Saturday, August 4, 2012

Pyotr Ilyich Tchaikovsky - 1812 Overture

I am a big fan of reading classical literature if no other reason than it assists in understanding references and small nuances in modern literature. For example I am reading Sir Walter Scott’s “Ivanhoe” right now, and I am learning of many tie ins from British history and folklore to George R.R. Martin’s “A Song of Ice and Fire” series. The winner of the joust and melee at the tournament has the right to name the queen of love and beauty, before the Norman invasion England referred to itself as the seven kingdoms, servants to the lords wear chains around their neck, proving one’s innocence with trials by combat, the laws of hospitality, and lots of knights doing good deeds while incognito, also Robin Hood and Friar Tuck show up but are never named (well they are eventually). The last bit about Robin Hood has nothing to do with “A Game of Thrones,” I just thought it was neat, then again Robin Hood and his outlaws and their loyalty to King Richard Coeur D'Lion is similar to Lord Berric and his band of not so merry men and their loyalty to King Robert Baratheon.

The tie in here is that I can discover the same kind of references and nuances in classical music. If you remember way back to November 2010 when I talked about Johan Sebastian Bach I made a big deal about how his works would later inspire a seeming majority of European conductors and song writers, but perhaps a more modern example, and perhaps a more relevant example of profound influence on others can be see within the works of Pyotr Ilyich Tchaikovsky.

Paul Duncan is based off Tchaikovsky.
When I began to read about Pyotr Ilyich Tchaikovsky’s life one detail strongly stood out to me, and that was his lifelong depression stemming from being separated from his mother. Tchaikovsky was forced to leave   home in order to study music and evidently he missed his mother badly, and anxiety led to depression when   his mother passed away not long after his leaving, consequentially this haunted him for the rest of his life. This   detail of Tchaikovsky’s life reminded me a lot of fictional character Paul Duncan. Naoki Urasawa’s “Pluto” is a manga that completely retells the Astro Boy story arc “The Strongest Robot in the World,” as a murder mystery where the laws of Isaac Asimov robotics apply. “Pluto” is awesome, but it would take an entire essay just to explain how so and just how much. What is relevant here is that I now know that chapters 4-6 “North #2” parts 1-3 which involve the character Paul Duncan who is a depressed, brilliant, eastern European, musician whose agony revolves around the abandonment of his mother at an early age is likely inspired by the life of Tchaikovsky. Fortunately the powerful robot North #2 is there to help him out.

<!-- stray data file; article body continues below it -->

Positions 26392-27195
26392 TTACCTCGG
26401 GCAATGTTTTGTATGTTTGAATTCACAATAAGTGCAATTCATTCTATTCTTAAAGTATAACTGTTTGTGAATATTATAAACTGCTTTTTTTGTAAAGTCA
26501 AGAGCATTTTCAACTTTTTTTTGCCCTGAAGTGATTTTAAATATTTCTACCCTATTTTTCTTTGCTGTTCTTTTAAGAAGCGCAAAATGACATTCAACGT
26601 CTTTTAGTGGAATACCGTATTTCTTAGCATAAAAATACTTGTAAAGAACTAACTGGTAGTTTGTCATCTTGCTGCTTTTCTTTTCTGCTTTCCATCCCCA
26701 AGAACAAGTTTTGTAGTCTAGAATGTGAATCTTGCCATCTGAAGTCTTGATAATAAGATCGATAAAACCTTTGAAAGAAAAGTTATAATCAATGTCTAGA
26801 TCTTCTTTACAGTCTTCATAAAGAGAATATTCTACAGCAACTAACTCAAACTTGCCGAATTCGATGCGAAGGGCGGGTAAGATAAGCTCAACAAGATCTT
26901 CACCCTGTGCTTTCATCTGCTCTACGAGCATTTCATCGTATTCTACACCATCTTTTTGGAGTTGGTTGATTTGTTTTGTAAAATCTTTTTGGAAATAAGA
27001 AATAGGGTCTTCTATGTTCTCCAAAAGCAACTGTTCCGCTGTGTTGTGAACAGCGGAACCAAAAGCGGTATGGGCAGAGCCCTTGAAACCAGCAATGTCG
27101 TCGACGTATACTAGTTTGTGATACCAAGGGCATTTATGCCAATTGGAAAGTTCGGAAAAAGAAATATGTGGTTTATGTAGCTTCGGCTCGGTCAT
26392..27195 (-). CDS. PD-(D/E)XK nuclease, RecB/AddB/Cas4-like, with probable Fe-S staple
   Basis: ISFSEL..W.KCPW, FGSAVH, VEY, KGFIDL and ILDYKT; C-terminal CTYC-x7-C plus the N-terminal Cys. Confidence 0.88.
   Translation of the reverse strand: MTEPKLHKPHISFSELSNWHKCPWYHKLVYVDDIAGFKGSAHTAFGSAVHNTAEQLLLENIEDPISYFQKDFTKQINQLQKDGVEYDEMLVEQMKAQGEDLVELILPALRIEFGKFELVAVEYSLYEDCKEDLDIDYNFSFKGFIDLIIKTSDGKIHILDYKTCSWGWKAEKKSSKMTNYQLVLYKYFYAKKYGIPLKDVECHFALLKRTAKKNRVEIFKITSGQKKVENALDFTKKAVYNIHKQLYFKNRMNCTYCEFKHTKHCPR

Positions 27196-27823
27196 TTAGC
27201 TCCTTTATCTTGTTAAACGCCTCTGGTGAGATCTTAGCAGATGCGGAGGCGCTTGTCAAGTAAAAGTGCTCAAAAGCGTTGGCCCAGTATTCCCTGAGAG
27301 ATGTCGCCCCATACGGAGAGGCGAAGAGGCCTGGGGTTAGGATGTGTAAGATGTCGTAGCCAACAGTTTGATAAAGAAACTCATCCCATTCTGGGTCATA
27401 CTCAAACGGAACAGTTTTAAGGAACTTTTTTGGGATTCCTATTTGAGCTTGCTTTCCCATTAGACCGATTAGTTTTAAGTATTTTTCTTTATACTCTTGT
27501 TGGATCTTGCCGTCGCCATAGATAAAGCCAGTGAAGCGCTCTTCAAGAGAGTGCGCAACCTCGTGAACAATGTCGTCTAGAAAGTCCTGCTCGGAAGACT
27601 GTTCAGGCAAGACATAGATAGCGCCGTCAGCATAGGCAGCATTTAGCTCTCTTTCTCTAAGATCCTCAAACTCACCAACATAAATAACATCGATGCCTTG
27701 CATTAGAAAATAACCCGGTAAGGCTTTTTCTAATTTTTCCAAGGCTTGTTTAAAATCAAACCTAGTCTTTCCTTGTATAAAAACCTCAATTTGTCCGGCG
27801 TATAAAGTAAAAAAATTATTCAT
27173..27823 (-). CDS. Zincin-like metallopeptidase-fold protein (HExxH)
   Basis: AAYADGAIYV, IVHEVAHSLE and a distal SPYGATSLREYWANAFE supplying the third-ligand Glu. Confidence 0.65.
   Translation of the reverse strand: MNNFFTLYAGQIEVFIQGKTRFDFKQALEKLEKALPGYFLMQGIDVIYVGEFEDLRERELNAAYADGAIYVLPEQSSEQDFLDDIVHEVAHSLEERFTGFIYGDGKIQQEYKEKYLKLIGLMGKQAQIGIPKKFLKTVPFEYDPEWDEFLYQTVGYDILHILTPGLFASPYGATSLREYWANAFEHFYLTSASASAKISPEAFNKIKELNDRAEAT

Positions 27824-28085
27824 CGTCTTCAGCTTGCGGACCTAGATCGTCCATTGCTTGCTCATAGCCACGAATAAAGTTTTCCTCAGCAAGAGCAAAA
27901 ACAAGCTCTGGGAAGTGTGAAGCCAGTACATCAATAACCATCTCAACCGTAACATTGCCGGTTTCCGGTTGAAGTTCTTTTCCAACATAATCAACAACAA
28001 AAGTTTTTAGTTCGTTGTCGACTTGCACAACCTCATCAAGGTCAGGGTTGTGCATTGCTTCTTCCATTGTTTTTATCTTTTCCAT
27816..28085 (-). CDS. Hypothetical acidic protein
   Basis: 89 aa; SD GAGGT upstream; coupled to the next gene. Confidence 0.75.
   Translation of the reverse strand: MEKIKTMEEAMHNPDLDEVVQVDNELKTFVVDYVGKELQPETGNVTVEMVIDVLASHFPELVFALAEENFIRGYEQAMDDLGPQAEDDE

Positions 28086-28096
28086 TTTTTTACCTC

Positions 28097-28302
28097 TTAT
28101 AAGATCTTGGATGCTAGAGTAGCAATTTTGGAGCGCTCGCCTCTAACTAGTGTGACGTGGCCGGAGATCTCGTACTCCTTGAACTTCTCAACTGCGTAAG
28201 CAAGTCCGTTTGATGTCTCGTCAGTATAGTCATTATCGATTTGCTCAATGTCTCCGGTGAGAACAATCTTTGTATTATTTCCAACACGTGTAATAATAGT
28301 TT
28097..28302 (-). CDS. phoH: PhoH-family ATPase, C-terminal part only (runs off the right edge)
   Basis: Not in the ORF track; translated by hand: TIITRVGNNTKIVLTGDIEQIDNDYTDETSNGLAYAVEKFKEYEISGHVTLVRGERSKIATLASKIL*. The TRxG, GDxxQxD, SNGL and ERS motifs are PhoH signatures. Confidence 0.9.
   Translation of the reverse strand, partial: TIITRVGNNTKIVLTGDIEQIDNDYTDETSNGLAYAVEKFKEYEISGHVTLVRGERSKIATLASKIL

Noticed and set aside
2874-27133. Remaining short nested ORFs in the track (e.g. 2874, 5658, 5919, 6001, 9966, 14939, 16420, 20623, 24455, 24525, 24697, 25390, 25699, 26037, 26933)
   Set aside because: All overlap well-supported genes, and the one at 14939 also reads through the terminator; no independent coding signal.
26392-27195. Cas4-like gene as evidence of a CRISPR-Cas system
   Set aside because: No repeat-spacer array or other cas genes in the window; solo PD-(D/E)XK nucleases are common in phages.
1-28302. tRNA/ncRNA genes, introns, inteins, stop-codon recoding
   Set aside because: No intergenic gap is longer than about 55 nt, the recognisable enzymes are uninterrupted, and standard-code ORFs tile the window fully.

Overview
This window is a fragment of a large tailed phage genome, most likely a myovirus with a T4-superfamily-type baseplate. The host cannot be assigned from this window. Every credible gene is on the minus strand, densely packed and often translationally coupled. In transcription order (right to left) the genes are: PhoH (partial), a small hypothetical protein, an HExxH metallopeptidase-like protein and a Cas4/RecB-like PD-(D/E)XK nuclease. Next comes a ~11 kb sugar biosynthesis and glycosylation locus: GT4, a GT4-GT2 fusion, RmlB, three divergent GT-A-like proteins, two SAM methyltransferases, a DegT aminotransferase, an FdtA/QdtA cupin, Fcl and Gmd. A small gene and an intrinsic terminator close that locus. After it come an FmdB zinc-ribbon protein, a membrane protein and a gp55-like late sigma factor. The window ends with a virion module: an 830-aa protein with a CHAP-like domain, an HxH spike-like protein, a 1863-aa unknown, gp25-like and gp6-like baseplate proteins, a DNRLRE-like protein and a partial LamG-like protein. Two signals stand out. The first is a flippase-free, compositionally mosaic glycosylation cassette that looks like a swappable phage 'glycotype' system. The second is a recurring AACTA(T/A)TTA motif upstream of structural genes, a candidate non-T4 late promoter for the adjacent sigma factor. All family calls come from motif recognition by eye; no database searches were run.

Famous, rather infamous, works of Tchaikovsky include “The Nutcracker,” “Swan Lake,” and many people’s favorite the “1812 Overture.” A great many Christmas songs were inspired by and reworked from, “The Nutcracker,” and this includes multiple tracks from nearly every Trans Siberian Orchestra album. I hardly know anything about ballet, but I do know that “Swan Lake,” is considered one of the most important/best/something, and who could forget Darren Aronofsky’s film “Black Swan?” a film that basically gave someone an excuse to tamper with and perform Tchaikovsky’s work. Lastly the “1812 Overture;” so many songs are inspired by the “1812 Overture;” in fact any song with the word “Overture” in the title that is not actually the overture to a larger piece of music, you can pretty much guarantee is in some way, shape, or form, a tribute to Tchaikovsky.

Tchaikovsky’s “1812 Overture,” has been used in many movies and television shows (45 times according to IMDB,, but perhaps most memorably in the opening and closing scenes for “V for Vendetta” were explosions of government buildings are accompanied by the “1812 Overture,” which I think was outlawed in that movie for literally no reason.

The “1812 Overture” has something of an interesting lore surrounding it. Americans in their American ways began to believe that the Overture was written about their victory over the British in 1812, which all of us Canadians know is bullshit since we (British subjects that would eventually became Canadians) drove them back and burned down their white house in that war, quite the opposite of a victory if you ask me. Oh America, why so America? Meanwhile the “1812 Overture” in actuality is about the Russian victory over Napoleon in the same year. If you listen closely you can actually hear references to the French and Russian national anthems within the “1812 Overture;” “La Marsillaise,” and “God Save the Czar,” which is fascinating. What makes this even funnier is that the American national anthem is about their defeat by the British in 1812; their flag still being there after their capital building is destroyed is meant to be a declaration of American resolve and is admittedly bad ass.

There was a long period of time where people often said that the epoch of music had been obtained. More than one generation thoroughly believed that Tchaikovsky was the climax to all music, and that nothing would ever rival it. I suspect people said the same thing about Beethoven for a long period of time after his death, but Tchaikovsky passed away in 1893 and people are still referencing him as the last and greatest of the greats in my lifetime and that says a lot about the strength of his lasting power. They call is classic music for a reason, this kind of music has already stood the test of time and “1812 Overture” is a true masterpiece. Pyotr Ilyich Tchaikovsky is immortal, his music will live forever, it changed us; it probably changed everything.

Until later this month keep on rocking in the free world.

- Colin Kelly

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